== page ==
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Taurus - From: 'Astrological Insights into the Spiritual Life' by Dane Rudhyar, 1979

Updated: Jun 29, 2021

Twelve Zodiacal Qualities of Spiritual Living


Art by Maggie Taylor -

Where there is possessiveness and clinging to loved ones out of insecurity, fear or pride, there can be no spiritual living. The desire to possess whatever or whoever has brought us pleasure or happiness, ease and the fulfillment of a personal need, is most natural; but the spiritual life is not a life of subservience to nature and its instinctual, bio-psychic wants. It is a life of transcendence. Natural impulses, which are always at root compulsive and mostly unconscious, have to be transcended.

This is the great issue which separates the spiritual life from the type of existence which modern psychology tends to idealize, although such an idealization is valid as a transitional feature. American men and women have to be de-conditioned so that they may forget their varied complexes and the rigidity of feelings and body responses imposed upon them by the Puritan tradition and the pompous hypocrisy of Victorian age morality. In spite of the permissiveness of modern education, the very persons who claim to be ‘free’ are so often bound by subtle, or not so subtle, forms of possessiveness and fear – jealousy being but another form of fear.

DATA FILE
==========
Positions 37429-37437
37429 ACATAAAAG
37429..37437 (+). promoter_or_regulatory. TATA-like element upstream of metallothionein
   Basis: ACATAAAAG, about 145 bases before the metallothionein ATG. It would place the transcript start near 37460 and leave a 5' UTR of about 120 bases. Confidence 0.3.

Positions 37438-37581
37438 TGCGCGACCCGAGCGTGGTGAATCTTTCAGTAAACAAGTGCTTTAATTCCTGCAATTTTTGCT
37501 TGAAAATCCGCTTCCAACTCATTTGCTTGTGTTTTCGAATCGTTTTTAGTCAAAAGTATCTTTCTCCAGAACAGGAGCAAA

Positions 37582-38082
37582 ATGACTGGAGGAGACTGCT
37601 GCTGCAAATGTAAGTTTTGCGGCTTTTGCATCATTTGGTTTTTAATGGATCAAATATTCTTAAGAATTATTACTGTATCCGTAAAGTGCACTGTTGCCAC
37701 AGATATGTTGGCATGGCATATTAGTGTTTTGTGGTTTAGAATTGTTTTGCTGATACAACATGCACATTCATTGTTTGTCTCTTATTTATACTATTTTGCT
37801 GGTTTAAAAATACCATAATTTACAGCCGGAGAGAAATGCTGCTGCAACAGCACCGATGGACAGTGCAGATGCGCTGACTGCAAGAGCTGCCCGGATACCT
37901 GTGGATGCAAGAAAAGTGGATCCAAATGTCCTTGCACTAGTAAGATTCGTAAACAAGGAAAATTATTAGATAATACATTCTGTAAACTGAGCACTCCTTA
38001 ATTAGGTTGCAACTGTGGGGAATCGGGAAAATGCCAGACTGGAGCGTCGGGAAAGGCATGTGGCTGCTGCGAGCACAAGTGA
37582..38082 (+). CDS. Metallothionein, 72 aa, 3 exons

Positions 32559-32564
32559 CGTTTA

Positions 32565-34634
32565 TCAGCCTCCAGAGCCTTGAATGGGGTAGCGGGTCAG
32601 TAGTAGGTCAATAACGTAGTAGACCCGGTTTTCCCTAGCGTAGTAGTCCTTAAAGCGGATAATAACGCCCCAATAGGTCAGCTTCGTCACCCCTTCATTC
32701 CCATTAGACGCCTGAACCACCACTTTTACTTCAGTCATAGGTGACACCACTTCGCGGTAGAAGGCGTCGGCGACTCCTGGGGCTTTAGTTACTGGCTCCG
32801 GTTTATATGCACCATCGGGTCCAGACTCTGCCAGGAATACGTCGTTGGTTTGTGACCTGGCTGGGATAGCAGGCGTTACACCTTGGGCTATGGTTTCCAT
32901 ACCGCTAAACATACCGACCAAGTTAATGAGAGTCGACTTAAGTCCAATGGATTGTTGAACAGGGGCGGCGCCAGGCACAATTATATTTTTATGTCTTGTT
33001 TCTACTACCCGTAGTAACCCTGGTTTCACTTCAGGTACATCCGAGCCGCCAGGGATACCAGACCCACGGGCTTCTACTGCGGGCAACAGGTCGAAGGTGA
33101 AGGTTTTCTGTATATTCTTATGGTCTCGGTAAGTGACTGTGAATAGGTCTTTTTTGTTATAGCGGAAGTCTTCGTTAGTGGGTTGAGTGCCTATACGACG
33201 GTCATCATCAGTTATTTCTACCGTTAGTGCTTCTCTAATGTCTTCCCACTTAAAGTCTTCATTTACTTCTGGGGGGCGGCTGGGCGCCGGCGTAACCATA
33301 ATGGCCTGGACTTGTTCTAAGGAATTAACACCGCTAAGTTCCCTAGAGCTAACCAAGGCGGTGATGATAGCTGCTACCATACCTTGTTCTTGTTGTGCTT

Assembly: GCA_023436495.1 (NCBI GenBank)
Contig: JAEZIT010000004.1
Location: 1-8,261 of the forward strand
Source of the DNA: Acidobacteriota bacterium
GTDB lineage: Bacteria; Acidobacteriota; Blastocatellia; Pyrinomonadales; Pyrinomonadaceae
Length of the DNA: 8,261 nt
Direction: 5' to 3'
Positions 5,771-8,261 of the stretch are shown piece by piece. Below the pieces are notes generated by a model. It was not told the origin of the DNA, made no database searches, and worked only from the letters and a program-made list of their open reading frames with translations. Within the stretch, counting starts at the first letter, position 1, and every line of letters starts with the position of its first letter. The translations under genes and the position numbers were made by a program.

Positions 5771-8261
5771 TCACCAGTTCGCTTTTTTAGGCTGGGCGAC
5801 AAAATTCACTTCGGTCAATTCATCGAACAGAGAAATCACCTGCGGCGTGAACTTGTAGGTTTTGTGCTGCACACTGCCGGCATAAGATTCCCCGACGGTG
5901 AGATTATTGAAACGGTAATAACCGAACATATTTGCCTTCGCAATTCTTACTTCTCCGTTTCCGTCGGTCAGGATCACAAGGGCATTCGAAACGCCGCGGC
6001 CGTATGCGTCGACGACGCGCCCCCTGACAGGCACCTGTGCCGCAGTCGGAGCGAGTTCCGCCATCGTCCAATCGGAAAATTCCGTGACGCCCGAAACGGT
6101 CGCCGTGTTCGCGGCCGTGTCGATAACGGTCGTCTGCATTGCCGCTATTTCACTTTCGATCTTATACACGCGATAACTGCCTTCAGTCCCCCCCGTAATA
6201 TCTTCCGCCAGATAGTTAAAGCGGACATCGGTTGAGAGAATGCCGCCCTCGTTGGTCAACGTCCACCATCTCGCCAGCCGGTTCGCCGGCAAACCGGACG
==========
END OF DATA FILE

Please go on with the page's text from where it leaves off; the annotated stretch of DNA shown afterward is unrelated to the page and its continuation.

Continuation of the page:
The zodiacal sign Taurus is traditionally thought to be a possessive sign, but its possessiveness arises from its concentration upon productivity. In order to produce a rich harvest, limits have to be set to the field in which natural processes have to operate effectively. Ownership is part of the limiting process. There must be a concentration of efforts, a focusing will to keep away all interfering activities. But productivity at a higher level also requires an openness to fecundating external influences – openness to the whole universe.

Possession however, need not mean binding attachment. There is a level at which the Taurean capacity to produce fruits can operate, not in an ‘indefinite’, but rather in a multi-defined or universally operative manner. One can thus transcend the ‘This is mine’ mentality. The demand for an exclusive sense of possession is usually based on fear, which means to the inability to possess oneself. It is rather easy not to be possessive of material goods when one lives in a convent or a group-situation where total sharing of objects being used is the rule. But such situations, valid as they undoubtedly can be at the transitional stage of de-conditioning, often drive possessiveness and fear into deeper and mostly unconscious or un-acknowledges levels. In true spiritual living these illusions are discarded. The individual can stand and act unpossessively in the very midst of possessions. One may experience ‘poverty’ in conditions of affluence. All that matters, or should matter, is that whatever is necessary for the activity at hand should be available. Whether one owns it is irrelevant, provided one can make use of it for the achievement of a purpose which is essentially super-personal – super-personal because the spiritual individual fully accepts being simply the agent for the fulfillment of this purpose.

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